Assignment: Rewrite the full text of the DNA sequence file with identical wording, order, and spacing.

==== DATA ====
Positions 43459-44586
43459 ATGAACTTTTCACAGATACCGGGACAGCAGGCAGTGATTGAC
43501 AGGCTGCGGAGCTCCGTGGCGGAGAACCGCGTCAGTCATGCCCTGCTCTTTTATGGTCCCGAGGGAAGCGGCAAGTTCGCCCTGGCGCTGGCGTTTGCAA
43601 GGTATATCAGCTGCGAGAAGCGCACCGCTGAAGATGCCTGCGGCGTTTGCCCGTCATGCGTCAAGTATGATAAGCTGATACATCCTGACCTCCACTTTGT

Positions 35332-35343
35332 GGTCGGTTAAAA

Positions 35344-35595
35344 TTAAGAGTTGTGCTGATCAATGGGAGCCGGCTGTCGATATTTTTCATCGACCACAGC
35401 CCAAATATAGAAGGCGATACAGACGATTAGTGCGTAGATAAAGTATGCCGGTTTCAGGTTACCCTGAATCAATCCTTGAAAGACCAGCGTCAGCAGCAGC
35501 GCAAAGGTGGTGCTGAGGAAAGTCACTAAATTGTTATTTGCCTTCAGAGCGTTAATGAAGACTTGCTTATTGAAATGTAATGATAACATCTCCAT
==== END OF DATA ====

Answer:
Positions 43459-44586
43459 ATGAACTTTTCACAGATACCGGGACAGCAGGCAGTGATTGAC
43501 AGGCTGCGGAGCTCCGTGGCGGAGAACCGCGTCAGTCATGCCCTGCTCTTTTATGGTCCCGAGGGAAGCGGCAAGTTCGCCCTGGCGCTGGCGTTTGCAA
43601 GGTATATCAGCTGCGAGAAGCGCACCGCTGAAGATGCCTGCGGCGTTTGCCCGTCATGCGTCAAGTATGATAAGCTGATACATCCTGACCTCCACTTTGT

Positions 35332-35343
35332 GGTCGGTTAAAA

Positions 35344-35595
35344 TTAAGAGTTGTGCTGATCAATGGGAGCCGGCTGTCGATATTTTTCATCGACCACAGC
35401 CCAAATATAGAAGGCGATACAGACGATTAGTGCGTAGATAAAGTATGCCGGTTTCAGGTTACCCTGAATCAATCCTTGAAAGACCAGCGTCAGCAGCAGC
35501 GCAAAGGTGGTGCTGAGGAAAGTCACTAAATTGTTATTTGCCTTCAGAGCGTTAATGAAGACTTGCTTATTGAAATGTAATGATAACATCTCCAT